1. The Virgin Land
St Lucia was once covered with forest. Mangroves hugged the shore. Huge tree ferns grew on the mountain slopes and in the forest, trailing vines hung from the tall trees. Birds of many different kinds flew all about and sipped nectar from the flowers or searched for insects in the fallen leaves on the forest floor.
There were hundreds of parrots. At dawn when they left their nesting places to feed their noisy calling and quarrelling echoed from one mountain top to the other.
When rain fell it was soaked up by the ground and channelled into the many sparkling clear rivers that ran down toward the sea. It was a time of peace and beauty. There were no sheep or goats to nibble the plants within an inch of their lives, no pigs to root up the earth, no men to chop down the trees or cut and burn the land.
Amerindians from South America came to the island by canoe. They found it green and lush with forest stretching as far as the eye could see.
It did not seem possible that the small patches they cleared or the few trees they cut could make any difference. But as more people came their needs increased. The towns and villages grew in size and soon people were moving into every part of the forest. They hunted, cut trees, cleared land and burned bush, leaving only waste and destruction behind.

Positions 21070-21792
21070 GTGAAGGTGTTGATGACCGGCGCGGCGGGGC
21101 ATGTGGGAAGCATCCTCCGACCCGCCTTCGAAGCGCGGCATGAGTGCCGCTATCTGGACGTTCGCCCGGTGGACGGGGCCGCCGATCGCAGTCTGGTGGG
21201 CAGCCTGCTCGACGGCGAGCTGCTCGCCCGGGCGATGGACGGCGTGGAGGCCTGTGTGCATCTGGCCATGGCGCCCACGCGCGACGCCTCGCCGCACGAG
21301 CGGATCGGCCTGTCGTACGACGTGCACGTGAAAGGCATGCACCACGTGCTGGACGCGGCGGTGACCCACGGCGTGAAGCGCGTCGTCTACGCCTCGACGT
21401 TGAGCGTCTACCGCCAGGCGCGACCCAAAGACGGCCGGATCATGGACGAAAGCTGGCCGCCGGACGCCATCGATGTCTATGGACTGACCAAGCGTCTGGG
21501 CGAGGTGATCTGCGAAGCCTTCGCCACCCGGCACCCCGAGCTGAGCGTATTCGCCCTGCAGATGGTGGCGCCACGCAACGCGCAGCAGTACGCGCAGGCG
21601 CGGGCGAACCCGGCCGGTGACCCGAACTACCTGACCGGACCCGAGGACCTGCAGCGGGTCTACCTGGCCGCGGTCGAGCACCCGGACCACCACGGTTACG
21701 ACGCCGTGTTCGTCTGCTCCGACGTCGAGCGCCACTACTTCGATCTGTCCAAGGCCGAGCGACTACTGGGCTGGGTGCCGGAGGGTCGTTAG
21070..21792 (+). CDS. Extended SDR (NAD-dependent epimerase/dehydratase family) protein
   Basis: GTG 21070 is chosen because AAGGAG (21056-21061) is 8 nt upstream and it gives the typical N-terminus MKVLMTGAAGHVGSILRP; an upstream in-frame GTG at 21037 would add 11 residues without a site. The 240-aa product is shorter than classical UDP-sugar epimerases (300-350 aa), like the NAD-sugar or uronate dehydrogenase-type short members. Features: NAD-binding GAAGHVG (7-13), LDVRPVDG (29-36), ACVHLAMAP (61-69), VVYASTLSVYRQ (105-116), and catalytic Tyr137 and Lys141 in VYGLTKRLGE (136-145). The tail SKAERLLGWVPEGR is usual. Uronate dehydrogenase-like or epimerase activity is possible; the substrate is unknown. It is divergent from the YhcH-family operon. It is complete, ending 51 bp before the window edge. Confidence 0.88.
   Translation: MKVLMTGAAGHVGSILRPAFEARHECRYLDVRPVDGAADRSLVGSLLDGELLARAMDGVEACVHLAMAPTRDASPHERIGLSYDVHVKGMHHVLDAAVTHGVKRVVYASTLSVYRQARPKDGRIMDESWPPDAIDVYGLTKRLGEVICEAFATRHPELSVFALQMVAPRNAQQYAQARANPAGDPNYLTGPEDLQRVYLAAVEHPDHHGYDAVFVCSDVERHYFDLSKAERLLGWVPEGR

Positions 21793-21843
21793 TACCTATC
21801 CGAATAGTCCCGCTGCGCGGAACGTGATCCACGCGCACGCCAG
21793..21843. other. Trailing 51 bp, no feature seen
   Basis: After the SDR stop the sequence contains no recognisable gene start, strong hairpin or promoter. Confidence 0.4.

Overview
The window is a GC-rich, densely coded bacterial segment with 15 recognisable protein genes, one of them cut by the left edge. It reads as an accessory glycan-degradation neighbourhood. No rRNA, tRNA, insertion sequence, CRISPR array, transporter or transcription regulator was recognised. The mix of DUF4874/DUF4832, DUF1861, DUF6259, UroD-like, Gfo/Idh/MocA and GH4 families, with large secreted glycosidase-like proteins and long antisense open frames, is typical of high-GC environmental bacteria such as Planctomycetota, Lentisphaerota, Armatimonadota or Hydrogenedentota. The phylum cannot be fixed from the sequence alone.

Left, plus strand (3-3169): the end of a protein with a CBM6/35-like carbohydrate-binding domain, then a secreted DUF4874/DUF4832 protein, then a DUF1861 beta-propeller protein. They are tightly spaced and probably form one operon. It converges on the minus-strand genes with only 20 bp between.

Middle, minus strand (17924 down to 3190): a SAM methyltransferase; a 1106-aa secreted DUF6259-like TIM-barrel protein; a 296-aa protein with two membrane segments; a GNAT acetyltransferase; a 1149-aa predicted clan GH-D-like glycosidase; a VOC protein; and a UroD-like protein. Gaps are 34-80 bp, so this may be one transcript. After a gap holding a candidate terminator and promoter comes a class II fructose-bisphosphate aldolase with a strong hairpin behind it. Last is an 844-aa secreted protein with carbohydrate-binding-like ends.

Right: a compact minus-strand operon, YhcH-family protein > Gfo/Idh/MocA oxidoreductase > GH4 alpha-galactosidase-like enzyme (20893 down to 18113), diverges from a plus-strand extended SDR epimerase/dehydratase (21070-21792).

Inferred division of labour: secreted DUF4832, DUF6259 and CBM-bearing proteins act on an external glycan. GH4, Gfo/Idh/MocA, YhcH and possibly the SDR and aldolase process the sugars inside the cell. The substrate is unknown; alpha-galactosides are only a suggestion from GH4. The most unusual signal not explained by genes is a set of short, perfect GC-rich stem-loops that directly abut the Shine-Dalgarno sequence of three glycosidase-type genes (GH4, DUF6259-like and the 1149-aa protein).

In time the forest became seriously threatened by man's activities. Many of the plants and birds that live or grow there cannot exist anywhere else. Some of them are found nowhere else in the world. If their forest habitat is destroyed they will also vanish, never to be seen on earth again.
The forest is our most important natural resource. Without it our supplies of fresh water would gradually disappear. When topsoil is left exposed on cleared slopes it washes into the rivers carrying chemicals from the land with it. Rivers silt up, even the waters around the coast become polluted.
Today rainforest covers only 11% of the island. Most of it is protected and controlled by the government. In the centre of the island, 648 hectares of rainforest have been turned into a Nature Reserve.